The First Page

Attend virtually any conference on writing and someone will insist the first page is paramount. You must hook the reader. I’d heard the idea enough, and struggled with nailing a great first page on many a project, but it wasn’t until my MFA that I took the time to analyze what I thought was a good first page. While doing an editing internship with Hunter Liguore, editor at American Athenaeum, I was charged with reading 34 first pages (without knowing the author or title) and deciding which ones I would accept, as an editor, and which I would decline. It was very informative, and I encourage you to try it out. Discovering what magical recipe for first page elements I was most hooked by has helped me figure out what my own first pages lacked. Here’s a sample of questions that I came up with from a few of the samples:

Is there too much emphasis on setting?

If the character isn’t very fleshed out, does the story premise fill in the gaps?

What kind of tension was there?

Were the questions raised unique and so enticing I had to read on?

Does the description feel connected to the character?

Is there dialog? What does it show about the characters?

Ultimately, I learned that I connect most with the people, the characters. Any other element had to serve them. If it didn’t– for example, if there was a lot of description about a ritual but not about the characters–then I wasn’t interested. I writes stories about people (arguably every writer does), so I need to make sure each of my first pages highlights the characters and their struggles, their connect to place, their sense of the world.

Try this exercise with books you’ve already read. Or take ten books from your to read shelf and read only the first pages. If you could only pick one to read further (pretend you’re an editor with a limited list), which one would it be and why? Or read the latest Flogging A Pro, a post on Writer Unboxed that takes first pages from a variety of genres and analyzes them in a similar same way. I imagine most of you read or write picture books, but I think the exercise can be helpful there too. It’s a lot of fun!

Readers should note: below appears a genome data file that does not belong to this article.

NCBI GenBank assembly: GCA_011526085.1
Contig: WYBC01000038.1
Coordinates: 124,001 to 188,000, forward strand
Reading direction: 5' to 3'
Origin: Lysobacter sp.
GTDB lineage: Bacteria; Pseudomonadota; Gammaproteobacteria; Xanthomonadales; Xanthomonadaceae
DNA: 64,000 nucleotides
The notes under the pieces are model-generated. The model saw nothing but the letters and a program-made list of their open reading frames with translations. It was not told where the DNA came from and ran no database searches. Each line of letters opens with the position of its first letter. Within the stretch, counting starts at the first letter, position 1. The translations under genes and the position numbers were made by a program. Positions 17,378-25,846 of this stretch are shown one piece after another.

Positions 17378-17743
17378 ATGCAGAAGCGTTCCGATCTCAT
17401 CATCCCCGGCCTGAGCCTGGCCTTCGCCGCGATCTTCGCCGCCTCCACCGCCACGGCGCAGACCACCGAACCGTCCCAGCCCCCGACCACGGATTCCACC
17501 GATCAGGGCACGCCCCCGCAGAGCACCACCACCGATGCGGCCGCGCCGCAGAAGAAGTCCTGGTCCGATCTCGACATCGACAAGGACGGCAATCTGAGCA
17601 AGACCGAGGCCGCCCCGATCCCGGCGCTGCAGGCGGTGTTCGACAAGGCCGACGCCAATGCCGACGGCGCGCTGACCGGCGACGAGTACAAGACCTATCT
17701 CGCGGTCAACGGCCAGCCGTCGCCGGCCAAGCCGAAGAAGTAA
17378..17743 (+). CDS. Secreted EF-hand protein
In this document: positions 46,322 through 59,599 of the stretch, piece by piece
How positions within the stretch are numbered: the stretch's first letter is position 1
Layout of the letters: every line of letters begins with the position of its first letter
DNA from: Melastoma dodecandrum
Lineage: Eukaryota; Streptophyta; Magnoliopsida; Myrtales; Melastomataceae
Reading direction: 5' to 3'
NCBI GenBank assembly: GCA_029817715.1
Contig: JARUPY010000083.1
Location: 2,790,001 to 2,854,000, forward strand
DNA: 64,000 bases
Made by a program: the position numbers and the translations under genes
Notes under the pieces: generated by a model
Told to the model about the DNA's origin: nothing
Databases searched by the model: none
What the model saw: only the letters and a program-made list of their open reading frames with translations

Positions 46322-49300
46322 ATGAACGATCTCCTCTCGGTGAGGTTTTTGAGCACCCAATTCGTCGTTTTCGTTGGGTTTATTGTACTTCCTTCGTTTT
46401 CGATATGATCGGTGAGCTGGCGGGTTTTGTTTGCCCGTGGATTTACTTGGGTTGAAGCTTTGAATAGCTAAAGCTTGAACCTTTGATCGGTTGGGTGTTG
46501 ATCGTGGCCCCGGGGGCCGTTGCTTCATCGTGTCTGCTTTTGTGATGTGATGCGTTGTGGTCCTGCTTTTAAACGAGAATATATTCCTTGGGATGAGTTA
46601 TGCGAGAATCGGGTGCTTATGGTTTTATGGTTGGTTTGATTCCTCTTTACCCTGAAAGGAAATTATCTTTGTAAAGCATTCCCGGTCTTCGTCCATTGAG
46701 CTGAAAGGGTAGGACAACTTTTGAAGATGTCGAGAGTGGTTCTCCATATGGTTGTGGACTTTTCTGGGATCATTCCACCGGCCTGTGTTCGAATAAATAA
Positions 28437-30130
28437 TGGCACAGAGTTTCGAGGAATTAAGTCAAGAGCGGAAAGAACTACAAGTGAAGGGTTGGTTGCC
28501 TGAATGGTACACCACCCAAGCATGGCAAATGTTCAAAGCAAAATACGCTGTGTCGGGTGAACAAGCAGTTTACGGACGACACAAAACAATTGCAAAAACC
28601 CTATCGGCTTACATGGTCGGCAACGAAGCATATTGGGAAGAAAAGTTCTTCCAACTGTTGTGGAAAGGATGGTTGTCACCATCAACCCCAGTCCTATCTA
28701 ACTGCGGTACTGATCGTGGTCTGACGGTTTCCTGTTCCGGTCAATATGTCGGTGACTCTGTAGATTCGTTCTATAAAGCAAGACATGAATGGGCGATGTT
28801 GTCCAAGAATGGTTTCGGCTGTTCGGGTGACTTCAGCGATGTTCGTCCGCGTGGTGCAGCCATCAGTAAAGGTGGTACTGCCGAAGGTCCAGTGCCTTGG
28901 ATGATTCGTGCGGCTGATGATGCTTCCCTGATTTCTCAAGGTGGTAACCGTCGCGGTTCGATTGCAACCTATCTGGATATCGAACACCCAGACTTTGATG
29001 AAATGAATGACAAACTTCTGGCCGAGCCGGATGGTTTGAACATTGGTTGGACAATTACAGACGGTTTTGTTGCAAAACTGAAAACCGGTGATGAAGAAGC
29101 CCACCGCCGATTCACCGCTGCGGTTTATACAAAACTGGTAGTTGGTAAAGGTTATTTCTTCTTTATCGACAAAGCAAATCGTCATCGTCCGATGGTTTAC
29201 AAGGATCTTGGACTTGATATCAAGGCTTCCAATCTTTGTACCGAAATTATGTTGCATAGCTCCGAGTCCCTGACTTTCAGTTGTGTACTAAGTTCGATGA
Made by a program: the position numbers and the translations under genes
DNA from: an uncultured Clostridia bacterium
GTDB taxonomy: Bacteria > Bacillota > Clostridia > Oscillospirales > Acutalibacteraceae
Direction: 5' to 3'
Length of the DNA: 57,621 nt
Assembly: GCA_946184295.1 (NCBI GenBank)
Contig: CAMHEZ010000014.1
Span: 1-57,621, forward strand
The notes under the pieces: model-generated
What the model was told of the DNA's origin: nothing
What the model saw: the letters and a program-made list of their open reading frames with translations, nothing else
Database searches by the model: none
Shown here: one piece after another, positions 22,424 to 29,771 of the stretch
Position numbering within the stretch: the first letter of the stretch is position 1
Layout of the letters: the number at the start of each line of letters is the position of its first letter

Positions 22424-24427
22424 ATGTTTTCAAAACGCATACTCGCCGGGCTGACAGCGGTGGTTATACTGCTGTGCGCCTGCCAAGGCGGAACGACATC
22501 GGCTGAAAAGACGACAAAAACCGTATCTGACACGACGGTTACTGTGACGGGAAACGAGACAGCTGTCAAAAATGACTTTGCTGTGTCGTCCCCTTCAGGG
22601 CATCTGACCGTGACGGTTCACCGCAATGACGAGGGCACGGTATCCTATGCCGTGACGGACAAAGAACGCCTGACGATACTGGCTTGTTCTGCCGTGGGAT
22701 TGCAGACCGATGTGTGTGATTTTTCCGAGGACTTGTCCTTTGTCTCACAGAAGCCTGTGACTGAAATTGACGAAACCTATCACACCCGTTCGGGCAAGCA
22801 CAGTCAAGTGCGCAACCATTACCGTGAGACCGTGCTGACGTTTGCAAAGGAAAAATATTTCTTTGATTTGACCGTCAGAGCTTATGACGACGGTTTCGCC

If you’re a reader, and not a writer, asking these questions can help you discern what it is you’re looking for in story, in general, and help you find better books to read for ourselves and your children.

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Returning to Page One: A Second Take on Rereading

A few weeks ago, Katie shared why she doesn’t reread books. Basically, there aren’t enough hours in the day–she’d rather expose herself to something new. That’s a completely valid point. In fact, it reminds me of a different friend’s opinion that movies should only be watched once. (Gasp!) I have a slightly different take. It’s not a rebuttal, exactly. My day is, unfortunately, just as hour-deficient as Katie’s, and there are many books I enjoyed reading but would never reread. Still, I can think of at least two reasons to return to page one.

Lately, the primary reason I have reread books–wonderful stories such as Graceling, The Fault in Our Stars and One Crazy Summer–is because I’m studying craft techniques as part of my MFA. In the past few months, I’ve read each of those books at least three times. It’s only by reading so closely that I was able to dig deep enough to see how subtle  writing can be.